Micturition and the soul

Authors

  • Gert Holstege

    Corresponding author
    1. Department of Anatomy and Embryology, University Medical Center Groningen, University of Groningen, 9713 AV Groningen, The Netherlands
    • Department of Anatomy and Embryology, University Medical Center Groningen, University of Groningen, A. Deusinglaan 1, 9713 AV Groningen, The Netherlands
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Abstract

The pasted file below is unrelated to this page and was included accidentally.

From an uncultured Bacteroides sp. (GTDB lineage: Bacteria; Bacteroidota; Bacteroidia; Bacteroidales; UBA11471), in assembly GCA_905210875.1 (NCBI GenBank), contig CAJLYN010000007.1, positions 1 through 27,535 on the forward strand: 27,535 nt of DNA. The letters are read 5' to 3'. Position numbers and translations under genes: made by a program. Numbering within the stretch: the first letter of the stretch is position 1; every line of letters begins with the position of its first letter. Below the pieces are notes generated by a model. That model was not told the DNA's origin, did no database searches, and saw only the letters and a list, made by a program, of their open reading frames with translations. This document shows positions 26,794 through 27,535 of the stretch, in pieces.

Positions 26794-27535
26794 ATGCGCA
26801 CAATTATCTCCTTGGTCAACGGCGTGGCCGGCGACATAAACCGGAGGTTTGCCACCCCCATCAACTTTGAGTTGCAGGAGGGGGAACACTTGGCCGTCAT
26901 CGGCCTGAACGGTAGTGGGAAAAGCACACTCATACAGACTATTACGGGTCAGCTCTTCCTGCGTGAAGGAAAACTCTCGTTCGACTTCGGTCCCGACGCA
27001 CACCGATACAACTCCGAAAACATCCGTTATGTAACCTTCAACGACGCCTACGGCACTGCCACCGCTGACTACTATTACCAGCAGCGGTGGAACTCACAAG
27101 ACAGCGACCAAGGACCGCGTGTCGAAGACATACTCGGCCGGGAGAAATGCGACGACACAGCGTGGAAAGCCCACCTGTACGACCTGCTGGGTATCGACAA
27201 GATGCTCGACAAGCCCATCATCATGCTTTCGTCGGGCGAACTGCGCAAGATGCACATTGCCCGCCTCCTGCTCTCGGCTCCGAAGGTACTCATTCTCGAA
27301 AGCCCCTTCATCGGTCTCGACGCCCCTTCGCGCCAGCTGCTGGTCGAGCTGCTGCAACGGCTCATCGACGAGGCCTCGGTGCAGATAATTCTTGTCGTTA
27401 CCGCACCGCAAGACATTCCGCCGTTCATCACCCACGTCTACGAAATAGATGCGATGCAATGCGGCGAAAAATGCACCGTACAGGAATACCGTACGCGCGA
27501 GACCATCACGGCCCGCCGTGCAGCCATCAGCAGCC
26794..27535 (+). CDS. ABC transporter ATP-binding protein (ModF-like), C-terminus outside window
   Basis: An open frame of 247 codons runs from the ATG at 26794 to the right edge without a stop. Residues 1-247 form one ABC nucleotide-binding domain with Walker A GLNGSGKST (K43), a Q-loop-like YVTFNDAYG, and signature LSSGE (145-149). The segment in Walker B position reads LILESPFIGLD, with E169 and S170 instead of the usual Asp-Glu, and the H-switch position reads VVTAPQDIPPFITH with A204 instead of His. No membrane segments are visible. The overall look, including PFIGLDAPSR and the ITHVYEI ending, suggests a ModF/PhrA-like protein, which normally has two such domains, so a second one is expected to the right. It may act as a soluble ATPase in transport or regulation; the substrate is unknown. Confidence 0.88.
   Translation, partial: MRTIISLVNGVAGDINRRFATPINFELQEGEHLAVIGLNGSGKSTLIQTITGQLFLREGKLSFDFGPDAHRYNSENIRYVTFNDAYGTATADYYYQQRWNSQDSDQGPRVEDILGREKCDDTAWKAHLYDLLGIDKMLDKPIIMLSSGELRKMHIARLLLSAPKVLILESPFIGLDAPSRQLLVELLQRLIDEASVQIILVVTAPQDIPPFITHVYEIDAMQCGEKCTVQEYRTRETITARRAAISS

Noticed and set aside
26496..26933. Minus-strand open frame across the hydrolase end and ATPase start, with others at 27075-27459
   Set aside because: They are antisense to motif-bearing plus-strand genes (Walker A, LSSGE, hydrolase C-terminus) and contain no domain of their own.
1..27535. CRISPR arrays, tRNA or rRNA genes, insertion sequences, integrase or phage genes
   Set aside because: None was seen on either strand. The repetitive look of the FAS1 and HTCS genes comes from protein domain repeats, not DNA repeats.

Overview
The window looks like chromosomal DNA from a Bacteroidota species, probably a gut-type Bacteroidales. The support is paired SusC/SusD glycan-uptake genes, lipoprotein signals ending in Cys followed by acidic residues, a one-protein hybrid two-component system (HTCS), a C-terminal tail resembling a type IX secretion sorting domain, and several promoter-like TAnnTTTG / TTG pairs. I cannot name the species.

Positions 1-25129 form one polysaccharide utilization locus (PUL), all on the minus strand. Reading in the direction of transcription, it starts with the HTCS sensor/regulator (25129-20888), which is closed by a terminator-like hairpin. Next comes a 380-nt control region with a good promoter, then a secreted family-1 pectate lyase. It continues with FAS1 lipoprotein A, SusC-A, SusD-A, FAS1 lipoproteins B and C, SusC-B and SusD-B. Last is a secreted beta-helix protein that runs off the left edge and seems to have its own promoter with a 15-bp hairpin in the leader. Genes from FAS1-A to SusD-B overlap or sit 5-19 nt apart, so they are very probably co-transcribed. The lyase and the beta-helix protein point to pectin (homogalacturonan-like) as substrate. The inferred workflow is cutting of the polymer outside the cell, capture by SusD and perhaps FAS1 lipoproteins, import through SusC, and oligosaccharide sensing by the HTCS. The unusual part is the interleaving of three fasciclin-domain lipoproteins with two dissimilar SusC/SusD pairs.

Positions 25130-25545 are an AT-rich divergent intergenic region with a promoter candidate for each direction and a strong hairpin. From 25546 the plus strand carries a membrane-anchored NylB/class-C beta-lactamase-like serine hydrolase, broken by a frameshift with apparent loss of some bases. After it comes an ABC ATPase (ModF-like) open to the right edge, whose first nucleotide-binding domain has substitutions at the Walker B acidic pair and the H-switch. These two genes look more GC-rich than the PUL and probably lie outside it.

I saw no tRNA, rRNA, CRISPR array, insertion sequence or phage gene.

There is a close connection between micturition and emotion. Several species use micturition to signal important messages as territorial demarcation and sexual attraction. For this reason, micturition is coordinated not in the spinal cord but in the brainstem, where it is closely connected with the limbic system. In cat, bladder afferents terminate in a cell group in the lateral dorsal horn and lateral part of the intermediate zone. Neurons in this cell group project to supraspinal levels, not to the thalamus but to the central periaqueductal gray (PAG). Neurons in the lateral PAG, not receiving direct sacral cord afferents, project to the pontine micturition center (PMC). The PMC projects directly to the parasympathetic bladder motoneurons and to sacral GABA-ergic and glycinergic premotor interneurons that inhibit motoneurons in Onuf's nucleus innervating the external striated bladder sphincter. Thus, PMC stimulation causes bladder contraction and bladder sphincter relaxation, i.e., complete micturition. Other than the PAG, only the preoptic area and a cell group in the caudal hypothalamus project directly to the PMC. The ventromedial upper medullary tegmentum also sends projections to the PMC, but they are diffuse and also involve structures that adjoin the PMC. Neuroimaging studies in humans suggest that the systems controlling micturition in cat and human are very similar. It seems that the many structures in the brain that are known to influence micturition use the PAG as relay to the PMC. This basic organization has to be kept in mind in the fight against overactive bladder (OAB) and urge-incontinence. J. Comp. Neurol. 493:15–20, 2005. © 2005 Wiley-Liss, Inc.

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